No matter what the job, communication is both a frequent and a critically important
process. It occupies more time than any other activity and often makes the difference
between success and failure for the organization as a whole and for its individual
Communication, as the term is used in this book, is a process in which people
who occupy differing environments exchange messages in a specific context via
one or more channels and often respond to each other's messages through verbal
and nonverbal feedback. The effectiveness of communication can be diminished
by physical, physiological, or psychological noise, which can exist within either
the sender, receiver, or channel. Communication is an unavoidable, irreversible
process. Although it is vitally important, it is not a panacea that can solve
every personal and organizational problem.
Attending to the fundamental elements of the communication process can improve
the chances of success: choosing the most credible sender, picking the optimal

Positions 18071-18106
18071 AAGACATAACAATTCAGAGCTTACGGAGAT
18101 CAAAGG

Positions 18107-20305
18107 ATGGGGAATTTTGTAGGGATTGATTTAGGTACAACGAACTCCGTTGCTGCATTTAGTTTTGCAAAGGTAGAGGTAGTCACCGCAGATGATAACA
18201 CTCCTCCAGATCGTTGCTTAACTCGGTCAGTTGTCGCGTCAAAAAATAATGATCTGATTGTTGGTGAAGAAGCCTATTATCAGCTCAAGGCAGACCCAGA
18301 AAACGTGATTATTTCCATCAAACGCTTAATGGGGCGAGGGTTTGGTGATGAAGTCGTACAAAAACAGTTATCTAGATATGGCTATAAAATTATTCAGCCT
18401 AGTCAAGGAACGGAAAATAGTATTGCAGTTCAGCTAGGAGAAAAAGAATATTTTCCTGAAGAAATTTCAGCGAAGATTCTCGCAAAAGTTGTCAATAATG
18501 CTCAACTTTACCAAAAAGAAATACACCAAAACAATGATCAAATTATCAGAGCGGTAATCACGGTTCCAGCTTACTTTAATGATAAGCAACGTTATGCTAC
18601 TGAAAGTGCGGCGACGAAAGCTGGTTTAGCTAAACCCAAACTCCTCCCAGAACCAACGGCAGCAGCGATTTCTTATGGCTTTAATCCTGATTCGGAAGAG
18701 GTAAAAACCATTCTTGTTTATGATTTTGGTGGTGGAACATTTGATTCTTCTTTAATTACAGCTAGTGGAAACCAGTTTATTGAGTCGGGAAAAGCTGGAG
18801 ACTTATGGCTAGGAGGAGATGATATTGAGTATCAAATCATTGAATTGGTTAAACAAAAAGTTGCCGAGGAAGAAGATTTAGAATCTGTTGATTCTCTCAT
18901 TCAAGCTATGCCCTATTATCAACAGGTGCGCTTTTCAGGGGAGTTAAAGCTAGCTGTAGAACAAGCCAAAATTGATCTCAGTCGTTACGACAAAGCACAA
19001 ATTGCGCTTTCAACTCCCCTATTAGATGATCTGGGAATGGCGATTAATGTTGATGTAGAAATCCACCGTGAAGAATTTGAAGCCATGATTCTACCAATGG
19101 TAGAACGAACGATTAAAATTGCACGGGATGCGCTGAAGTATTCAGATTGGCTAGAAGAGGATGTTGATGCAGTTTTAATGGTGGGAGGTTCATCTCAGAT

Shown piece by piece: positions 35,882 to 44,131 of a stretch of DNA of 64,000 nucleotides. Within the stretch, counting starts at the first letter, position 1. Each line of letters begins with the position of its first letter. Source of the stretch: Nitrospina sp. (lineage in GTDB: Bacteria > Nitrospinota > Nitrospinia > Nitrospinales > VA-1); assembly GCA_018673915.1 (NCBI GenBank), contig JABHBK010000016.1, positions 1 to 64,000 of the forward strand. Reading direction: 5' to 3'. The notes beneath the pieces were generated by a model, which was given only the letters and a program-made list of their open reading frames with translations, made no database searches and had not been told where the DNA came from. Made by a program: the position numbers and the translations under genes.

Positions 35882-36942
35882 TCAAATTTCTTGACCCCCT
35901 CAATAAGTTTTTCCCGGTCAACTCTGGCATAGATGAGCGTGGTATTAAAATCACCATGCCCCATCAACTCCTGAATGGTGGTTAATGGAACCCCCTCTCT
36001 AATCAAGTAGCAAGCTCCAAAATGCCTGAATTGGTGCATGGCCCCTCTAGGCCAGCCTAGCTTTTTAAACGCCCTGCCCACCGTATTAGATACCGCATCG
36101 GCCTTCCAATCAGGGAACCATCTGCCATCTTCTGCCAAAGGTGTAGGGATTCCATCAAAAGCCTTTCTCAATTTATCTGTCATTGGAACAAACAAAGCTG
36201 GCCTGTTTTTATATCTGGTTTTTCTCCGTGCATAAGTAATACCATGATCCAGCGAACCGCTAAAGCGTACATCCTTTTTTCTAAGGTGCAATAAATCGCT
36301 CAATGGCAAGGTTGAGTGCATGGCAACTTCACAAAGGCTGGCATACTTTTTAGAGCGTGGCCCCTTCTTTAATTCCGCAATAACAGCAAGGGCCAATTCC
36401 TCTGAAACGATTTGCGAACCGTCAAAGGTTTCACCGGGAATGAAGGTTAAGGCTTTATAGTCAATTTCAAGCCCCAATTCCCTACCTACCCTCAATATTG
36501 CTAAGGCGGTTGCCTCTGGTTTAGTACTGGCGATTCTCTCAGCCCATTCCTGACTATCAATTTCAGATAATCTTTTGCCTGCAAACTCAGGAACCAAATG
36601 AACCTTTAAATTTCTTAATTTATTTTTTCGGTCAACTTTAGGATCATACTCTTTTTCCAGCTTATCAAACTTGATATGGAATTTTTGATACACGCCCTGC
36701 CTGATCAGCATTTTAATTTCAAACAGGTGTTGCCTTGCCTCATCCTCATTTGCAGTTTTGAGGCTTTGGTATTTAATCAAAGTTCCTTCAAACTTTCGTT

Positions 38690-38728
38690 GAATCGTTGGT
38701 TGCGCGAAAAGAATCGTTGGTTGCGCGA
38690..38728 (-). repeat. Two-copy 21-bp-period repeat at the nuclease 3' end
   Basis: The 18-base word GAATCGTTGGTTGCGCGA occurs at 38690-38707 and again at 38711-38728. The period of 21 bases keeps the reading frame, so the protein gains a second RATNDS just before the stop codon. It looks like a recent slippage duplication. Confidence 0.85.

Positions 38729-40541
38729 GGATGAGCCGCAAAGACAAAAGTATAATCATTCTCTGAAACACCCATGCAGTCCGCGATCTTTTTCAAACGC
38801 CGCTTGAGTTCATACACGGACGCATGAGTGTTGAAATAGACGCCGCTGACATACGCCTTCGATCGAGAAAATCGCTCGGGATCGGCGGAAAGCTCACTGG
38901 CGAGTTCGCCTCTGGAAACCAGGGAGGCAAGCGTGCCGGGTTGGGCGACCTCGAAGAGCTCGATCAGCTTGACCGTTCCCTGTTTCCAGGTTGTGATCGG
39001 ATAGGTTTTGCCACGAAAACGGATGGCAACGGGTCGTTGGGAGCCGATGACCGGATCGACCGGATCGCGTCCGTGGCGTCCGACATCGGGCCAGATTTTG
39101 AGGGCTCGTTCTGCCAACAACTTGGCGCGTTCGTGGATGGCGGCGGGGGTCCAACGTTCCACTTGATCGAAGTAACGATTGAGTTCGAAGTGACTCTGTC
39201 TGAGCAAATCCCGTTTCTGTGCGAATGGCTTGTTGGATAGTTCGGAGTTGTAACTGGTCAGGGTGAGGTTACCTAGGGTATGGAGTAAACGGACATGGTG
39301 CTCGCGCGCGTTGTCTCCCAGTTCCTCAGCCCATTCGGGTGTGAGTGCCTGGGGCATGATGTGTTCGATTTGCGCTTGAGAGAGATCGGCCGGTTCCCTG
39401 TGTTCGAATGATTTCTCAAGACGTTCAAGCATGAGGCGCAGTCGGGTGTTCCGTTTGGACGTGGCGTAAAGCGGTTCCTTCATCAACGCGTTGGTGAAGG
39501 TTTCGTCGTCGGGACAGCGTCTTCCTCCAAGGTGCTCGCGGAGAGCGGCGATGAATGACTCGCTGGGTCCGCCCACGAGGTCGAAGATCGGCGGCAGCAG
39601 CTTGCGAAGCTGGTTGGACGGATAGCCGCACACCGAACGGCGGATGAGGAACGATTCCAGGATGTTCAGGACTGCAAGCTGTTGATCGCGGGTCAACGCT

receivers and attending to their needs, developing messages strategically and
structuring them clearly, minimizing communication noise, and taking advantage
of feedback to clarify confusing messages.
Formal communication networks--which can be pictured in flowcharts and organizational
charts--are management's way of establishing what it believes are necessary relationships
among people within an organization. Formal communication flows in several directions:
downward from superiors to subordinates, upward from subordinates to superiors,
and horizontally among people of equal rank. Formal communication structures
are necessary as a business grows and its tasks become more complex, but they
must be handled carefully to avoid problems.
Unlike formal relationships, informal communication networks consist of interaction
patterns that are not designed by management. Informal networks can be based
on physical proximity, shared career interests, or personal friendships. An
informal network can be quite small or a large grapevine that connects many
people. Informal networks serve many purposes: they can confirm, expand upon,
expedite, contradict, circumvent, or supplement formal messages. Because these
functions are so useful, it is important to cultivate and use informal contacts
within an organization.
In business, communicators can exchange messages via a number of channels,
some oral and others written. The channel used to deliver a message can have
a strong influence on its effectiveness. Each channel has both advantages and
drawbacks. The best choice in a given situation depends primarily on the nature
of the message and the desired relationship between the sender and receiver.